The Complainant furthermore submits that the registration of the Disputed Domain Name was made primarily for the purpose of disrupting its business. The Complainant offers in support of this contention the fact that the Respondent is linking the Disputed Domain Name to a pornographic website which is exploitative, particularly since the Disputed Domain Name is not descriptive for sex.
The Complainant contends that the Respondent intentionally attempts to attract, for commercial gain, Internet users to the Respondent’s website by creating a likelihood of confusion with the Complainant’s trade mark. The Complainant states that the Respondent is undoubtedly generating an income from the redirection of the Disputed Domain Name to a pornographic website.
The Complainant finally contends that the Respondent registered the Disputed Domain Name primarily for the purpose of selling it for a consideration in excess of its out of pocket costs. It bases its contention on the fact that the Respondent indicated that the Disputed Domain Name could be purchased for USD 2 million.
The Complainant requests that the Disputed Domain Name be transferred to it.
The Respondent submits in connection with the Complainant’s trade mark rights that the Swedish trade mark registration appears to have been acquired by the Complainant after the Respondent registered the Disputed Domain Name and, in any event, that all the other trade mark registrations of the Complainant post date the Respondent’s acquisition of the Disputed Domain Name.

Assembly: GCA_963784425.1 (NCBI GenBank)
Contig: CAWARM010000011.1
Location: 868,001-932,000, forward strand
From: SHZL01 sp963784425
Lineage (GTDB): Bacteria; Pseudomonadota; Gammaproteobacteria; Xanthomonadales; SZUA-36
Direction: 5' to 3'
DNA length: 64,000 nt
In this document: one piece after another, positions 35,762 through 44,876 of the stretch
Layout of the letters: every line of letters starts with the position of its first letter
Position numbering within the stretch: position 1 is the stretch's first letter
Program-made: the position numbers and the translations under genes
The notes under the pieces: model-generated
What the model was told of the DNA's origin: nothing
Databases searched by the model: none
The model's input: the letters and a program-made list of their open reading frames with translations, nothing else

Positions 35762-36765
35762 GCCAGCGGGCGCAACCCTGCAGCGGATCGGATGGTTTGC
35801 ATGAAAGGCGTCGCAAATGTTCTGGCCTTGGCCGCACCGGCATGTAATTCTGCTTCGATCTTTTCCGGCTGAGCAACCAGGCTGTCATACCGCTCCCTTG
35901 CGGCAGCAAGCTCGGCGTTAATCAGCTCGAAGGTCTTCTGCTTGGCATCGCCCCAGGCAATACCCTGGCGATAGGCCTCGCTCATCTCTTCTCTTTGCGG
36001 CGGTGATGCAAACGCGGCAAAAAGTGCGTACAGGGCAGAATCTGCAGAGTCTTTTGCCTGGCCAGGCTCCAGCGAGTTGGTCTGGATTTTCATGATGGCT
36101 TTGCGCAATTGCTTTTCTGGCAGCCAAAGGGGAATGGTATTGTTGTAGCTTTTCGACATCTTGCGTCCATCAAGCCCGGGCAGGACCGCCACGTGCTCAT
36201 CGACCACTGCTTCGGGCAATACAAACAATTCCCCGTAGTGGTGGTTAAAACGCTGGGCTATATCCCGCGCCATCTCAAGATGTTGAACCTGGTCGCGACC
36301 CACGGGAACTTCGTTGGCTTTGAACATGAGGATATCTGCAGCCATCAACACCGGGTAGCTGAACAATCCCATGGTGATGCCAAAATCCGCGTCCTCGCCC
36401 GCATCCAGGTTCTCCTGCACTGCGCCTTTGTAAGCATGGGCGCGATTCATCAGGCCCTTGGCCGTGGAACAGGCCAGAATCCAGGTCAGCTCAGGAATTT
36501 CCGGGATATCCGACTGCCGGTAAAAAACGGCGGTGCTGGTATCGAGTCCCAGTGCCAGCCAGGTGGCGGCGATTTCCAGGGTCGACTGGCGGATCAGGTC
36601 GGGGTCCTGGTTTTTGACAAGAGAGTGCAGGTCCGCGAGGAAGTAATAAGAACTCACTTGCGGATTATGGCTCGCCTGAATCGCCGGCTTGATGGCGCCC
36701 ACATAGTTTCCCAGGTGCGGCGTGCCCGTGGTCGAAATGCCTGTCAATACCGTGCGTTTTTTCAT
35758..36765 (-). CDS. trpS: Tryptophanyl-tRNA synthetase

The Respondent contends in connection with its rights and/or legitimate interests in respect of the Disputed Domain Name that the Complainant must first make out a prima facie case showing a lack of rights or legitimate interests, before the burden of proof shifts to the Respondent to show that a right and/or legitimate interest does exist. The Respondent submits that this test does not involve a balancing of which party has the better right, but rather that the Respondent must at least establish a “potentially legitimate interest”, whereupon the Complainant should prove that such interest is illegitimate. The Respondent submits that the Complainant has not established a prima facie case as aforesaid, but even if it did, that any presumption has been refuted.